Now, I’m not a lawyer, a policy-maker, or a consultant on foreign relations but I can read and I can think, and it’s clear to me that if we leave Iraq while the insurgency is poised-as it is now–to tip the scales, we will be destroying what is left of that country as well as setting the stage for the already troubled region to be taken over by fanatical elements, as the President has been saying all along. The thing is, as Helen Thomas suggested, we can’t do it alone. We’ve tried for four years and we’ve failed. And now we need help. But first we’re going to have to eat a little crow. We screwed up real bad and, in order to recoup any international confidence, need to apologize to the global community and respectfully, humbly ask for the help of the United Nations. Our troops are exhausted and need relief, and our resources are withering. Only when we, as an international society, share the supporting role will there be any real hope of “success” in Iraq.

And, when you think about it, the outcome will be what both sides currently say they want: politically, the President and Congress will be loved–both nationally and internationally-and socially, the Iraqi people will get their country back after decades of oppression and violence, and have a real shot at creating a stable democratic government.

But, we have to take that first step. In the form of the President and the Congress that voted in favor of this war, we need to apologize. It is the only tactic, and it is the strongest tactic. No one will think we’re weak as a nation, quite the opposite! Think of the bully on the recess field. If he spends his life intimidating others, all anyone will see is the bully. But if he apologizes and admits his mistakes, what we’ll finally see is the man. President Bush has ten days before he has to make a decision on Congress’s troop-withdrawal bill. Imagine what he could do in ten days.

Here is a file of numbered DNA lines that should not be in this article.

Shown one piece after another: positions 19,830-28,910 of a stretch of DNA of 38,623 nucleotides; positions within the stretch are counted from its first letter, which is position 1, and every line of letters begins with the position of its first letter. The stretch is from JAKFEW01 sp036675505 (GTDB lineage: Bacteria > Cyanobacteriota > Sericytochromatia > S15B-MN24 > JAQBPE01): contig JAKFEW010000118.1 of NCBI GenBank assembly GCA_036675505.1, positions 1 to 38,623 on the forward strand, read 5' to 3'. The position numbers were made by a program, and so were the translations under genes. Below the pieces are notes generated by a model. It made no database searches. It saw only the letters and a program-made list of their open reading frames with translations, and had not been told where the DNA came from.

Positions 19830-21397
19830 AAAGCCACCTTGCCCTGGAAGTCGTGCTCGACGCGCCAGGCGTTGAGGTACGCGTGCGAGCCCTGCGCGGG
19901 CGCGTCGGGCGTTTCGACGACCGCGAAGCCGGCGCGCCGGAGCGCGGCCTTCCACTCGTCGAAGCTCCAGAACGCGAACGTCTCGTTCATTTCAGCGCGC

Tricky George

July 12, 2007 By: admin Category: Campaign 2008, News, Politics

Bush has a press conference today at 10:30am EST. Muzzling Harriet Miers will, I think, probably prove to be the straw that broke the camel’s back.

“Primary Targets”

July 08, 2007 By: admin Category: Campaign 2008, News, NewsQuake!, Politics, Video

Latest NewsQuake Video.

This was actually shot in late April, but a few issues have kept it from coming out to y’all until now. Enjoy!!!